I realize this simplifies the issue........and might only work for a 7 year old....and yet I see within it something right and fitting ~ at least for our girl!!

Von said...

It is very complex and for each adoptee to decide who they claim.Having borrowed a family history most of my life I was very pleased eventually to claim my own ancestors and it gave me solid ground to stand on that no ammount of borrowing ever did.

Campbell said...

People always ask about each others background, you know, the "what are you?"

As an adopted person I've always replied that I'm adopted and my family's background is blah blah blah. I always also say I think my biological background is blah blah blah.

To me, I'm both. I completely agree with Sandy. I am related to everyone my family is related to, of course.

Wendy said...

I've been thinking about this a lot too. In the biological sense, no she is not related to Mr. Lincoln, but in a cultural sense--she is.
I agree wholeheartedly that M is Chinese and her ancestry is Chinese and if, and when, she wants to claim our ancestry she has every right too. You are spot on that she should never claim ours in whole. To deny her birth ancestry is just wrong on so many levels--and no, it is not the same as when a non-adopted person wants to forget they are related to some of the people of in their past or present because as we know it is denial in thought only, the blood line still runs.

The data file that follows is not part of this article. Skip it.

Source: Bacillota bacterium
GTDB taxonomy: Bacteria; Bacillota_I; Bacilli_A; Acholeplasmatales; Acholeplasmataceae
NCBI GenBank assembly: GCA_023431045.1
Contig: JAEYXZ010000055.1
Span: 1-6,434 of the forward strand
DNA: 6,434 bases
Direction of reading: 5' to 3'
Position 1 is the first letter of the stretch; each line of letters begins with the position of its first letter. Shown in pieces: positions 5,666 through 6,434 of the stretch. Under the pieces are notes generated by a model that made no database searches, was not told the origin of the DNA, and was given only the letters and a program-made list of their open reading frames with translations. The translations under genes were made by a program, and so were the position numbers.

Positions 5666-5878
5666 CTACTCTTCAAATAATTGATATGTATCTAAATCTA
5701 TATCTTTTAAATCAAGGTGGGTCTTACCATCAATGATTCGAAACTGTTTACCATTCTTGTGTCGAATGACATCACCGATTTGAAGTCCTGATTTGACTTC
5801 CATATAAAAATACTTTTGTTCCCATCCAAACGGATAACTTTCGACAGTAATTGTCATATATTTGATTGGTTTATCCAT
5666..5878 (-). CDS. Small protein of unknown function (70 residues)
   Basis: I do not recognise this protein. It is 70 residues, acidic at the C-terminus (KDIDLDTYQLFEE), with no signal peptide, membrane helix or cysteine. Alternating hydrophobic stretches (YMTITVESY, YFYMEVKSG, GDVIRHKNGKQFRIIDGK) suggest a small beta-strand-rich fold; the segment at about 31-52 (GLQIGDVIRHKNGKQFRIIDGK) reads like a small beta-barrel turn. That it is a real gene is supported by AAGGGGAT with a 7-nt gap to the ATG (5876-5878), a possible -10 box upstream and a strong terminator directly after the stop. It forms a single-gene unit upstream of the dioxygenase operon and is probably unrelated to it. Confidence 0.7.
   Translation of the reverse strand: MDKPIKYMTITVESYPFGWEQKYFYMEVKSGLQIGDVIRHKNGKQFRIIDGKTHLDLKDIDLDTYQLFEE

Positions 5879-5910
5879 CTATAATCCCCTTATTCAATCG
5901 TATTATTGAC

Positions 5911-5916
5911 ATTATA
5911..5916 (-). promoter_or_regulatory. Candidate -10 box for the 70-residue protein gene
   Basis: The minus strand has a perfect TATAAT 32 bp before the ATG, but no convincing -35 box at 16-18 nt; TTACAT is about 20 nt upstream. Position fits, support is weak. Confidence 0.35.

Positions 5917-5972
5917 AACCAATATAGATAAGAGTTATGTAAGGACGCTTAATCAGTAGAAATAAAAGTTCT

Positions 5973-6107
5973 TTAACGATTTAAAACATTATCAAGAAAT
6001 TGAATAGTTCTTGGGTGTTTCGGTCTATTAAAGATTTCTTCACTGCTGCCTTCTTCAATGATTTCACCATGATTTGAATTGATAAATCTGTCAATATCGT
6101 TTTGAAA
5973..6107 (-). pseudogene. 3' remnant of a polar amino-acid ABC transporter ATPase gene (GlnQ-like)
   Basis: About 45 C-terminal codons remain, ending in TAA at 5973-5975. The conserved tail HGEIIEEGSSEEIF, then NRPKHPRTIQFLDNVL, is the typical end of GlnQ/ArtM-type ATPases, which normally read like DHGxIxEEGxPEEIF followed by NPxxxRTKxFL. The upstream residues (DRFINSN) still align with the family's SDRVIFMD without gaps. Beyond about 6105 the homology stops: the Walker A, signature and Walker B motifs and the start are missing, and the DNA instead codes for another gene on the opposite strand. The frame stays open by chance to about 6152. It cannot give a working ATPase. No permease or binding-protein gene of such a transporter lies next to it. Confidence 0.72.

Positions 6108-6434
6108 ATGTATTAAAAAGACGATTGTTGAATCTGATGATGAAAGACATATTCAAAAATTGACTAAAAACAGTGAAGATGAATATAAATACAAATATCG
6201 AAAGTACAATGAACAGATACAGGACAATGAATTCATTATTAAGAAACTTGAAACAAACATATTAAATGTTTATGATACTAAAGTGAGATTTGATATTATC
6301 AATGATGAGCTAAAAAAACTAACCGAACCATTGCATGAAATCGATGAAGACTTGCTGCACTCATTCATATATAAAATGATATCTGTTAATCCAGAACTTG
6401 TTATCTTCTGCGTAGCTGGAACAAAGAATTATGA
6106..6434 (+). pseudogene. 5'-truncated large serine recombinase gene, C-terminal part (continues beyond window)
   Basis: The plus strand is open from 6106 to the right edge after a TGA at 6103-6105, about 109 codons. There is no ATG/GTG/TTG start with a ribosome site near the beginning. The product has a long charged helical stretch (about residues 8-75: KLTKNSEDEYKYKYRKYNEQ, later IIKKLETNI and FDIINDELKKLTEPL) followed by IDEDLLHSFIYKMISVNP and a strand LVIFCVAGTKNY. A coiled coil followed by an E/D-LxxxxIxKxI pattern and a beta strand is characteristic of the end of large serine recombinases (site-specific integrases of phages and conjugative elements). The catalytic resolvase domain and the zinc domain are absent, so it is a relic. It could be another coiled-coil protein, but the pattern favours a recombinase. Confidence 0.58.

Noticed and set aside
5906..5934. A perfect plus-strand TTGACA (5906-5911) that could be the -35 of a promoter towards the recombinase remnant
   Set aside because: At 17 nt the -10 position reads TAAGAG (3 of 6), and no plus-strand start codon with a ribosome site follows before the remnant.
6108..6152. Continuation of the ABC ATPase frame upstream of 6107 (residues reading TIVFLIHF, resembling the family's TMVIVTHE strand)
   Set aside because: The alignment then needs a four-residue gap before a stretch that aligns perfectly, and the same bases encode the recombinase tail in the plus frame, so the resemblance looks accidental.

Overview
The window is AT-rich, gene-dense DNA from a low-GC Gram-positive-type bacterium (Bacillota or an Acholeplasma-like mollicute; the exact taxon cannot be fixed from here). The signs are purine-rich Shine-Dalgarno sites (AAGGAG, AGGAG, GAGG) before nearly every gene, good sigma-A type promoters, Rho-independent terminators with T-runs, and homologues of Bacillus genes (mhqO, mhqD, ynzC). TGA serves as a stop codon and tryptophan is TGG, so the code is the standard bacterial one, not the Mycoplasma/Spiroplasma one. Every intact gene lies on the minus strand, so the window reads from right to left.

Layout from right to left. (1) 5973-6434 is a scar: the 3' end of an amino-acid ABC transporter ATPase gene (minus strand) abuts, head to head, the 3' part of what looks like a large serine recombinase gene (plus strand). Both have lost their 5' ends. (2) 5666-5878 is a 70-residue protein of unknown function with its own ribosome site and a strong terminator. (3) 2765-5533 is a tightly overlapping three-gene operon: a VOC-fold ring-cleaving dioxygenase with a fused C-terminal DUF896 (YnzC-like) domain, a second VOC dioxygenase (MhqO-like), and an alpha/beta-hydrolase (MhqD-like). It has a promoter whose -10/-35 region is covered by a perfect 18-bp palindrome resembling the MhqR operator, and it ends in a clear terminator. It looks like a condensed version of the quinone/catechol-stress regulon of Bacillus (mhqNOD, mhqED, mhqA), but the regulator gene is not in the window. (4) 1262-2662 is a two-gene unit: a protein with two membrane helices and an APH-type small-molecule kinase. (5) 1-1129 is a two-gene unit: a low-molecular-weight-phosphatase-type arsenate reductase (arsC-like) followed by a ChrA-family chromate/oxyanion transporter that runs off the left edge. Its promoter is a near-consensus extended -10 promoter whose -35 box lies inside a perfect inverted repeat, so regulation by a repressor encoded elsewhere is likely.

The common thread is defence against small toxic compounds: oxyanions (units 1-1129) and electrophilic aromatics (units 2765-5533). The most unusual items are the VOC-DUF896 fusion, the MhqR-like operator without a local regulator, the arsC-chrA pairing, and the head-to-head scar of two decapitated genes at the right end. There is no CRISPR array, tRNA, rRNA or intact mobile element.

But that is the point isn't it. I have many ancestors that I happily acknowledge, so does Jeff. His bloodline to Lincoln is interesting and one most would fine positive; however, there is another bloodline just as strong that runs close along the lines with the KKK. Does he claim them, hell no! My point is that yes, there is much determined by ancestry...there is also much determined by culture.

imo--yes, she is related to both. She is absolutely Chinese and that ancestry is hers by birthright. She is also very much a part of our ancestry, not by blood but by our actions as parents raising her into our cultural heritage. We celebrate holidays in ways that our families have for years, so does she. She is absolutely just as much a family member as any other at the extended family dinner table...as much as our husbands, wives, children, step-children, half siblings, etc...we all share cultural ancestry by the way we live our lives and share those moments together. Does that deny her birth heritage...no.